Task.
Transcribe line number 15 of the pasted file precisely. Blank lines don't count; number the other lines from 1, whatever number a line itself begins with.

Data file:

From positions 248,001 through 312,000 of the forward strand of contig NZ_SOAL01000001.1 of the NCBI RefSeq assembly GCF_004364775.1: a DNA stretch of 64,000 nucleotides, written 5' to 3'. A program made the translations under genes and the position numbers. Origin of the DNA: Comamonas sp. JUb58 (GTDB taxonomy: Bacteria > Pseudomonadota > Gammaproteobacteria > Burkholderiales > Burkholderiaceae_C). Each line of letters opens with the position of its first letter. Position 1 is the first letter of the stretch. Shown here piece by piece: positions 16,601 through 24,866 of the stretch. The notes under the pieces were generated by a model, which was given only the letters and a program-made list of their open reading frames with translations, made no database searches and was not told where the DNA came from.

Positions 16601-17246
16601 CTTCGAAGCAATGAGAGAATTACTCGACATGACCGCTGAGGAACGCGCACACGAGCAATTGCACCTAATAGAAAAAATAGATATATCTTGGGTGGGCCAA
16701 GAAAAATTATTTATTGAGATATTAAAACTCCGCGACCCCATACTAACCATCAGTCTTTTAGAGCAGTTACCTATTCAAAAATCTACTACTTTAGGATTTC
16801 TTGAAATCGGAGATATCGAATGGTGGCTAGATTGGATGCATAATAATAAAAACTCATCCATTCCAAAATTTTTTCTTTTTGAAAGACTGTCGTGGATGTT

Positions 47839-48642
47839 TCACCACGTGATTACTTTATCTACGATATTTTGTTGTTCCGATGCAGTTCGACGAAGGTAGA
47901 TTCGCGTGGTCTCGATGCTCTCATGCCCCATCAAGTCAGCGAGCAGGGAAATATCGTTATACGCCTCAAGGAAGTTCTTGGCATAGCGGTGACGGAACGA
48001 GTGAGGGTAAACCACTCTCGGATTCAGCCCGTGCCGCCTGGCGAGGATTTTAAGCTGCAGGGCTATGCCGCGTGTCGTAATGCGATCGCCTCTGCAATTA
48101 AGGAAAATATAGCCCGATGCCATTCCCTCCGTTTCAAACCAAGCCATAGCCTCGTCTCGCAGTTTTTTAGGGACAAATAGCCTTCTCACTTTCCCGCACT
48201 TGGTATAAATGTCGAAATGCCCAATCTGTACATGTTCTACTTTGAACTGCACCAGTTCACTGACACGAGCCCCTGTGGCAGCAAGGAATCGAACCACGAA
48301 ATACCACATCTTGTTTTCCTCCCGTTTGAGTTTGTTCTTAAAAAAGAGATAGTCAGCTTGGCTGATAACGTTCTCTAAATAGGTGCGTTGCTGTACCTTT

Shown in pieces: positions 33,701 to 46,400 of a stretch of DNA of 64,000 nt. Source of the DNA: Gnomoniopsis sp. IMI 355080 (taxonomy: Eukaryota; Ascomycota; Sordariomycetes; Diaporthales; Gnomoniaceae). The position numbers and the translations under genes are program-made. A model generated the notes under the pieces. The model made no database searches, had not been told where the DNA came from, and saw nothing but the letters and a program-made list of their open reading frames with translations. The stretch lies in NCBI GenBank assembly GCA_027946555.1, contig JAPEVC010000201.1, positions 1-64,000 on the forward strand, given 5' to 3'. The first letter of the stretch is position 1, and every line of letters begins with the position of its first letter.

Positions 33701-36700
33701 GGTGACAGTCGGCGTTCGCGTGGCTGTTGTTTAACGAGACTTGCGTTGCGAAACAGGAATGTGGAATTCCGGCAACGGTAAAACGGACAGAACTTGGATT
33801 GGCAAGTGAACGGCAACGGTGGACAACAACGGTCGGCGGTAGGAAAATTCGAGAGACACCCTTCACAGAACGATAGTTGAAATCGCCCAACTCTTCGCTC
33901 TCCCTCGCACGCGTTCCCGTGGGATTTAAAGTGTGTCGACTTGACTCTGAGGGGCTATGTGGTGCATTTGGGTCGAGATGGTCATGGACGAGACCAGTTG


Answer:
33701 GGTGACAGTCGGCGTTCGCGTGGCTGTTGTTTAACGAGACTTGCGTTGCGAAACAGGAATGTGGAATTCCGGCAACGGTAAAACGGACAGAACTTGGATT